Deep fried red velvet cupcake with buttercream.
Very crunchy, but a little dry. I did like the texture and icing. Looked lovely.
I’m proud to introduce Dr. Terri Wenner, a friend and new blogger & podcaster, as the first ever guest blogger here on my site. With 25 years of nursing and 10 as a nurse educator under her belt, she’s using her considerable knowledge base to help others live a healthier, more balanced lifestyle, and overcome health barriers.
To this end, I’ve asked her to write a bit about writing and health, and since then have come to the conclusion there is much to stay on this topic, and will subsequently do more blogging about it, which is why this is part one. However, Terri’s got us of to a wonderful start with her work below on the connection between writing and general health.
Seven Reasons Why You Should Start Writing More Today
When you hear the word “writing,” what do you think of? Do you immediately start to daydream about sitting in your favorite chair with a journal and a pen? Or do you have flashbacks to the dreaded writing assignments you had to complete in school? Regardless of your previous experience with writing, I want you to consider seven great reasons why you should write more often, and why you should start today!
Research supports the many benefits of writing down our thoughts in both private and public ways. Baikie and Wilhelm (2005) found that expressive writing about traumatic or very stressful events could improve both physical and psychological health. Chan (2013) reported that writing might help you focus on positive things, be more grateful, and even sleep better. Additionally, Saez (2016) noted that writing increases clarity and productivity. We do have to careful to make sure our written expression ends up in the right hands, but otherwise, let’s focus on how writing more can improve your life.
Whether good or bad, when our minds are filled with thoughts they keep us occupied. We can rehash situations that were upsetting. We can run and rerun scenarios of how a different result might have been possible. Ciotti (2016) noted that when we have too many ideas floating around in our heads, it’s like having too many internet tabs open and becomes overwhelming.
Getting your thoughts onto paper allows you to put them in a safe place and frees up space in your mind. You can always retrieve those thoughts later if needed. But often you feel much better after getting them out and don’t need them anymore.
Some types of writing are intended for more personal or private use such as journaling. Young girls often call it a diary where they list the day’s events or dreams for the future. Adults can benefit from such activities as well. You could start a gratitude or blessings journal. On the other hand, you could write about your troubles and keep track of how each one of them eventually worked out.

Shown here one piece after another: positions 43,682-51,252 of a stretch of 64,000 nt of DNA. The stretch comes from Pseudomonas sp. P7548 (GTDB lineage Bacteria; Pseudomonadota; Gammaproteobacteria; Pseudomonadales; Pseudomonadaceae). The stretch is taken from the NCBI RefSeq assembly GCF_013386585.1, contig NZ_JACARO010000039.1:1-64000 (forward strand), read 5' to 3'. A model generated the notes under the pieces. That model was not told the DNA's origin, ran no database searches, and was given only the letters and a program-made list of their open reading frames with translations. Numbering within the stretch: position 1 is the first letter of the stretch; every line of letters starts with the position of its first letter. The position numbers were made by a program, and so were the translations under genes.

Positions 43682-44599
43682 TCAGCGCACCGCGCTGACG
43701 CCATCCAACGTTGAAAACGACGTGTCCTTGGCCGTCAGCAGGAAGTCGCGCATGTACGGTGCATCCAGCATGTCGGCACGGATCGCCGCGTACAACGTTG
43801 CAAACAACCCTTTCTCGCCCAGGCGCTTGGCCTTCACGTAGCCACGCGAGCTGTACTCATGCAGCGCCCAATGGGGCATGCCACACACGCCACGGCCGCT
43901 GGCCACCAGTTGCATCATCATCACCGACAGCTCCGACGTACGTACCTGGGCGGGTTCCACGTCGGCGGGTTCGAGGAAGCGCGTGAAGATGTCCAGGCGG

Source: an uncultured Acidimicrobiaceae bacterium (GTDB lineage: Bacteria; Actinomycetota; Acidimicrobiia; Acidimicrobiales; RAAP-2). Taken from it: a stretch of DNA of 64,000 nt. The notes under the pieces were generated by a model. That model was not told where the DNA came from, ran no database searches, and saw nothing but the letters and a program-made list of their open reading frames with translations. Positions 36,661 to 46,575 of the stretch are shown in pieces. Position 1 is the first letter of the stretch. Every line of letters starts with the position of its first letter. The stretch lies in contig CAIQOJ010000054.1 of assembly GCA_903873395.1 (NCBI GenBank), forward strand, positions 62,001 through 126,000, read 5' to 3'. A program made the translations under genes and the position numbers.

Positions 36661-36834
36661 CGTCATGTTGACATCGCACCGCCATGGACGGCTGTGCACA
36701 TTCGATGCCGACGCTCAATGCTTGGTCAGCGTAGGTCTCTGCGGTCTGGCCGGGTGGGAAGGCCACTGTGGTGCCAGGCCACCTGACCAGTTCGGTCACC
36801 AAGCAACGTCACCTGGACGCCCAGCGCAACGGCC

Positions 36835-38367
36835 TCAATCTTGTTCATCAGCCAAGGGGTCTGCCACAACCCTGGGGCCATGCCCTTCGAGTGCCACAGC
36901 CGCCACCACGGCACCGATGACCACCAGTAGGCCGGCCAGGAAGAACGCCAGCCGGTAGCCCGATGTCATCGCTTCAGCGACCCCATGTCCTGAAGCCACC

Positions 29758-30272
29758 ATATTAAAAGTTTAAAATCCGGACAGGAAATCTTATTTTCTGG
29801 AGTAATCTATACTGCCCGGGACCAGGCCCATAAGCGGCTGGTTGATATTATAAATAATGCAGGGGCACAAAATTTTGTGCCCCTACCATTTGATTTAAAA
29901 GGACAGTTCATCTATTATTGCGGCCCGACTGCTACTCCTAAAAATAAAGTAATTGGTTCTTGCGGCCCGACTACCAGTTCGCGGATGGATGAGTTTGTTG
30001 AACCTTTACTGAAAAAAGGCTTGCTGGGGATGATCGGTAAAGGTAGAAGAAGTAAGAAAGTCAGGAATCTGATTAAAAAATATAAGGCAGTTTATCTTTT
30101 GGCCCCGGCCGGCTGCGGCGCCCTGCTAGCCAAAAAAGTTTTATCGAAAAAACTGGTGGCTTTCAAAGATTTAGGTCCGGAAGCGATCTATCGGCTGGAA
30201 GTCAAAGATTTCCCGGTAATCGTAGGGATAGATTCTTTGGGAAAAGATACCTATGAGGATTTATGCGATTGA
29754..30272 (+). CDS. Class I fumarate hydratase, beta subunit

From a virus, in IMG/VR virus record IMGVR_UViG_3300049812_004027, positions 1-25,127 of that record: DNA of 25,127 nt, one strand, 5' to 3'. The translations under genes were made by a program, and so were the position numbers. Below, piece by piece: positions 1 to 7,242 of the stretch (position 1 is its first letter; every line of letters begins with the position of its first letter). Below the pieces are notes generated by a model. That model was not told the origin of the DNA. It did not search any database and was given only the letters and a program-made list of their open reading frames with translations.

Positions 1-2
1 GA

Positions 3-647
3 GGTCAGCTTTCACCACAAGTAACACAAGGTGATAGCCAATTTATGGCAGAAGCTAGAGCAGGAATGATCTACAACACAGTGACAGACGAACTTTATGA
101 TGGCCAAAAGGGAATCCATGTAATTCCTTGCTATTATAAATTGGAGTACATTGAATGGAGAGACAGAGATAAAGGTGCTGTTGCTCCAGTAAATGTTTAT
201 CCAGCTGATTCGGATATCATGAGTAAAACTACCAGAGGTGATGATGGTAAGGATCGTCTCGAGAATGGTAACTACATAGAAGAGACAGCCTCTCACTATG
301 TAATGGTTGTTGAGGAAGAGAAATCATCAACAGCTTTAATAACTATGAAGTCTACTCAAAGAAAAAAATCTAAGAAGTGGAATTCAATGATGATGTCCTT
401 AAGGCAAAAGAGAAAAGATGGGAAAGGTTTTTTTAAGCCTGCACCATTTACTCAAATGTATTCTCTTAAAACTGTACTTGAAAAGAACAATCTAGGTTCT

Perhaps you are someone who enjoys the outdoors. You could choose to describe the beauty of the changing seasons or even the fragrances in the air. Another option would be write poetry, songs, or creative phrases. Whatever brings you joy and provides you pleasure is fair game!
No two people think or act exactly the same way all the time. We are each unique compilations or our genetic makeup combined with our life experiences. So much has happened to and around us that it has shaped our viewpoints and how we feel about things.
When you choose to write your thoughts and perspectives down, it gives others the opportunity to expand their thinking. Not everyone will always agree with your point of view, but it always enriches our lives to learn from others and listen to what others are thinking. No matter what you are thinking, it deserves to be heard by others. The only way that can happen is if you bother to write it down.
This type of writing may not be as glamorous as the others are, but it serves a very useful purpose. I have always been a big “list person.” I regularly keep an excel spreadsheet of things that need to be done. Otherwise, I’m likely to forget or miss important deadlines. Additionally, once an item is on the list, I can clearly see in front of me what I have determined is important enough to make it to the list.
Some of the items are essentials like paying the bills. But others are things that I have decided to make a priority, like encouraging a friend who is going through a tough time. Regardless of how high or low a priority an item is, I am much less likely to forget it or get it done late if I have it on the list and have given it a priority on a particular day of the week.